Thursday, January 25, 2007

Trade Nbr. 6 - 2007

Long March 07 E-Mini S&P 500: Entered on Jan 24th - Closed on Jan 24th.

Entry: 1438,00 -- Initial Stop: 1434,50 -- Sold: 1445,25 -- Result: 2,01 R

Bullish in Screen I - At value in Screen II - Entry Set-up in Screen III - Exit at Envelope in Screen II.

Comments : Good execution, traded according to the plan.

Sunday, January 21, 2007

Trade Nbr. 5 - 2007

Long March 07 Corn: Entered on Jan 19th - Closed on Jan 19th.

Entry: 412,0 -- Initial Stop: 410,0 -- Sold: 409,50 -- Result: -1,31 R (incl. Com)

Bullish in Screen I - At value in Screen II - Entry Set-up in Screen III - Stopped-out by my Initial stop.
Comments : Poor execution - as the market reversed I had 1 bar to work out a manual exit which would have allowed me to limit the loss to less than 1 R but ended up with a slippage as my initial stop-loss got hit, taking a bigger loss - lacked flexibility in my tape reading.....

Friday, January 19, 2007

Trade Nbr. 4 - 2007

Long March 07 Corn: Entered on Jan 18th - Closed on Jan 18th.

Entry: 410,50 -- Initial Stop: 407,75 -- Sold: 411,0 -- Result: 0,14 R

Bullish in Screen I - Pullback to value in Screen II - Entry Set-up in Screen III - Have been stopped-out by my trailing stop as market reversed towards the end of the pit session.

Comments : Good execution, traded according to the plan. The market is selling off in the overnight session, trailing stop protected the position......

Friday, January 12, 2007

Research Trade 1.2 - "Mean-Reversing" Trade

Long Feb 07 Crude Oil: Entered on Jan 12th - Closed on Jan 12th.

Entry: 52,52 -- Initial Stop: 52,27 -- Sold: 52,55 -- Result: 0,12 R

Bullish divergence in Screen I - At value in Screen II - Entry Set-up in Screen III -
Trailing stop at 52,57 filled at 52,55 .

Comments : "Mean Reversing" set-up. The market rallied later on, I followed my new trailing-stop methodology. Good discipline for a tough trade !!

Thursday, January 11, 2007

Research Trade 1.1 - "Mean-Reversing" Trade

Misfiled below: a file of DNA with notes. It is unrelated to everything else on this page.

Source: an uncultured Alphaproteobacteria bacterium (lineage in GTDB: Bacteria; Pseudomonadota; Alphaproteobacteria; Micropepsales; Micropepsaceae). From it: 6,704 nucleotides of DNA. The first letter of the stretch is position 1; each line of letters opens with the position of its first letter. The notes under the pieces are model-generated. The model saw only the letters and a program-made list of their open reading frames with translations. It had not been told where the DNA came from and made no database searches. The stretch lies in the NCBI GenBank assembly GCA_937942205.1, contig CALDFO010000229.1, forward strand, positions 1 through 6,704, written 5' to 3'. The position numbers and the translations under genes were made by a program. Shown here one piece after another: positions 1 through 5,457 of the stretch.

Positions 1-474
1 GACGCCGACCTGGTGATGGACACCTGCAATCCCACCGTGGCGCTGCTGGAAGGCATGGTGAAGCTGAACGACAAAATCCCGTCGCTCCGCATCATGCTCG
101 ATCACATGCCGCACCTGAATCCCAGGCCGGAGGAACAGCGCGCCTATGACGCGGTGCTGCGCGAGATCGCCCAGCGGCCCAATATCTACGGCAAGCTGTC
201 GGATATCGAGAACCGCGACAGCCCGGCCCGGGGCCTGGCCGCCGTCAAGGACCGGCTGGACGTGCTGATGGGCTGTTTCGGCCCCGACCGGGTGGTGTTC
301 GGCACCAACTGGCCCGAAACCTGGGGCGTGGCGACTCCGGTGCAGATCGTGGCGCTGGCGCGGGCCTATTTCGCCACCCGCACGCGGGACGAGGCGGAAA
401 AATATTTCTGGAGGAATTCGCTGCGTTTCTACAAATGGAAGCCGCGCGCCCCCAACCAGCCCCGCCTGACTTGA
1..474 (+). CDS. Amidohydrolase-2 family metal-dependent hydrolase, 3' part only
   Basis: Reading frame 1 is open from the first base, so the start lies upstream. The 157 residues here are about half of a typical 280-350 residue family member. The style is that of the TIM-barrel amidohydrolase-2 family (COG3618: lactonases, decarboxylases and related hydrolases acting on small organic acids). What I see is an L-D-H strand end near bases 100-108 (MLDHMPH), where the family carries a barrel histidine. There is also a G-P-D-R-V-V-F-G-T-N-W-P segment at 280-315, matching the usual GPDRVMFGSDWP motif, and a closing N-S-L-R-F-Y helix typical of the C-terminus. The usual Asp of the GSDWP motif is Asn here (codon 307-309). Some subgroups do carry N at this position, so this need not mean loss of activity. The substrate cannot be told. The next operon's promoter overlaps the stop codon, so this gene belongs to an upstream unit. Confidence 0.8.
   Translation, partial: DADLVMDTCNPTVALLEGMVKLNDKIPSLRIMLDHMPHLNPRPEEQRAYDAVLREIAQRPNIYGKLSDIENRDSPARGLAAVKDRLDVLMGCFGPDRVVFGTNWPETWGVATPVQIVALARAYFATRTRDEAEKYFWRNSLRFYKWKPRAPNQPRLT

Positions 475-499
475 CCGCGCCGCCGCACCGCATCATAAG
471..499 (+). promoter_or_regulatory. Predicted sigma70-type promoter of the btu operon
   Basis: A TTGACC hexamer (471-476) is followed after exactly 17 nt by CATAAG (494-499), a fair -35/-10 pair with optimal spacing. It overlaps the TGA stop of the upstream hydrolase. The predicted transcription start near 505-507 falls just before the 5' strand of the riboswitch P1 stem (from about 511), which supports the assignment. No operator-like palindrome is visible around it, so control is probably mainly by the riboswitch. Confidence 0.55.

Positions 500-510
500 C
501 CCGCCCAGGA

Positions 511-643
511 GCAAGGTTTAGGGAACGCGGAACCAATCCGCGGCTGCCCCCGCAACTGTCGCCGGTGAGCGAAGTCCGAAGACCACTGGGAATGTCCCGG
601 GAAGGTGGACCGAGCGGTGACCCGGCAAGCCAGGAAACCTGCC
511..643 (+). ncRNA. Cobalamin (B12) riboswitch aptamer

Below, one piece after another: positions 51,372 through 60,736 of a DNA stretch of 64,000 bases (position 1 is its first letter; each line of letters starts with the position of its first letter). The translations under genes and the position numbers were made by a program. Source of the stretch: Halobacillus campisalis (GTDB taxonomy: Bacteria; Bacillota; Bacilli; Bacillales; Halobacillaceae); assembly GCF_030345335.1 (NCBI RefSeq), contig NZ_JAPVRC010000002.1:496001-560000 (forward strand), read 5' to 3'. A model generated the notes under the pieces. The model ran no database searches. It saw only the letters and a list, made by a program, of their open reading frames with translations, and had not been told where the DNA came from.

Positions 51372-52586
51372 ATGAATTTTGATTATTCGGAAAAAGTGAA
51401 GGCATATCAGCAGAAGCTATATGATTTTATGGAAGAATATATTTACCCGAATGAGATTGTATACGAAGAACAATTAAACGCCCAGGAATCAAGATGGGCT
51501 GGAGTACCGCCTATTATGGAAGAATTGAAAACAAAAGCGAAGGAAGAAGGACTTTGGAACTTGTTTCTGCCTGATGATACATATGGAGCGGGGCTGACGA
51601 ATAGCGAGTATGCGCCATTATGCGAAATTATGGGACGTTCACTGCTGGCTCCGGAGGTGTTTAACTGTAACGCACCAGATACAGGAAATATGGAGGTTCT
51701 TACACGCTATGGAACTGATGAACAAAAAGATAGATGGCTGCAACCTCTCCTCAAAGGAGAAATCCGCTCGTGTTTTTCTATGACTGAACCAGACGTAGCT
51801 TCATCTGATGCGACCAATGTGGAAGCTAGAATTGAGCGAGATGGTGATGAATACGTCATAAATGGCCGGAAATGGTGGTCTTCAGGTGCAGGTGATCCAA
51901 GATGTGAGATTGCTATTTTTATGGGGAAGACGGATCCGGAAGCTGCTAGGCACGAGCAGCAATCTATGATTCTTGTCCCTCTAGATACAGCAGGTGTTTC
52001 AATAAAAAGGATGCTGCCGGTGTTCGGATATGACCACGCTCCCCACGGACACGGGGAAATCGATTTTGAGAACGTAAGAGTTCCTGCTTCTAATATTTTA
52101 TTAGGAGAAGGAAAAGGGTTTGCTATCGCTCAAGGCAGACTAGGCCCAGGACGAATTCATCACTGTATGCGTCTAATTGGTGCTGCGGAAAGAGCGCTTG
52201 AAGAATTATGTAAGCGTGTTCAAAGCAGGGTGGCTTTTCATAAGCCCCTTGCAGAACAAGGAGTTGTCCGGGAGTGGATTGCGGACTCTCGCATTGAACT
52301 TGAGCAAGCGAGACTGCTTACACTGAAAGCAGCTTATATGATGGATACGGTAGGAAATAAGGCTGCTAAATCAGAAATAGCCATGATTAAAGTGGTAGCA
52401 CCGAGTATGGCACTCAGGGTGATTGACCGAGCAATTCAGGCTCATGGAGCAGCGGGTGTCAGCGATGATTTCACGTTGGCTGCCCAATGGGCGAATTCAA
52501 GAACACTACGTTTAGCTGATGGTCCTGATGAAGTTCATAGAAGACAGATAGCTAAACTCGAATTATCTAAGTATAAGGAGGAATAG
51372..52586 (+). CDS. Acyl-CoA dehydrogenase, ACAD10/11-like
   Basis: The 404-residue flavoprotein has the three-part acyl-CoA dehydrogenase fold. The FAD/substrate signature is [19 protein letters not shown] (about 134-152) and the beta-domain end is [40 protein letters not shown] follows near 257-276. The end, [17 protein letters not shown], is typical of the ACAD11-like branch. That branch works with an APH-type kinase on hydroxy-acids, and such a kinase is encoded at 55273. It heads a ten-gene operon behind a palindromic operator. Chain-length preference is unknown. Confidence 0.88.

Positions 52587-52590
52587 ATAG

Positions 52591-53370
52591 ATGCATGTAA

Long Feb 07 Crude Oil: Entered on Jan 11th - Closed on Jan 11th.

Entry: 54,20 -- Initial Stop: 53,99 -- Sold: 54,44 -- Result: 1,14 R

Bullish divergence in Screen I - Attractive value in Screen II - Entry Set-up in Screen III -Stopped-out with a trailing stop at 60.44.

Comments : Good trade, traded according to the "Mean Reversing" set-up. The market totally collapsed later on, the trailing-stop methodology protected the gain...

Tuesday, January 9, 2007

Trade Nbr. 3 - 2007

Short March 07 Corn: Entered on Jan 8th - Closed on Jan 9th.

Entry: 364,25 -- Initial Stop: 366,25 -- Covered: 357,50 -- Result: 3,32 R

Bearish in Screen I - Pullback to value in Screen II - Entry Set-up in Screen III - Covered half within 2nd bar on Jan 9th and other half within bar 13 as market was unable to break below the day's lows and Screen II was indicating oversold conditions.....

Comments : Good trade, traded according to plan. High Risk/Reward (3,32) thanks to a very low-risk entry set-up.....

Friday, January 5, 2007

Trade Nbr. 2 - 2007

Long Mar 07 Corn: Entered on Jan 4th - Closed on Jan 4th.

Entry: 370,50 -- Initial Stop: 364,75 -- Sold: 364,50 -- Result: -1,06 R

Mistake in Screen I (SI was positive as I entered BUT price was below MA !!!) - Correcting from Oversold in Screen II - Entry Set-up in Screen III - Stopped out.

Comments : A critical conditions was not met in Screen I - oversaw it !! Amazing mistake due to a lack of Focus ... Good lesson !!

Thursday, January 4, 2007

Trade Nbr. 1 - 2007

Short Feb 07 Crude Oil: Entered on Jan 2nd - Closed on Jan 3rd.

Entry: 60,80 -- Initial Stop: 61,25 -- Covered: 59,78 -- Result: 2,25 R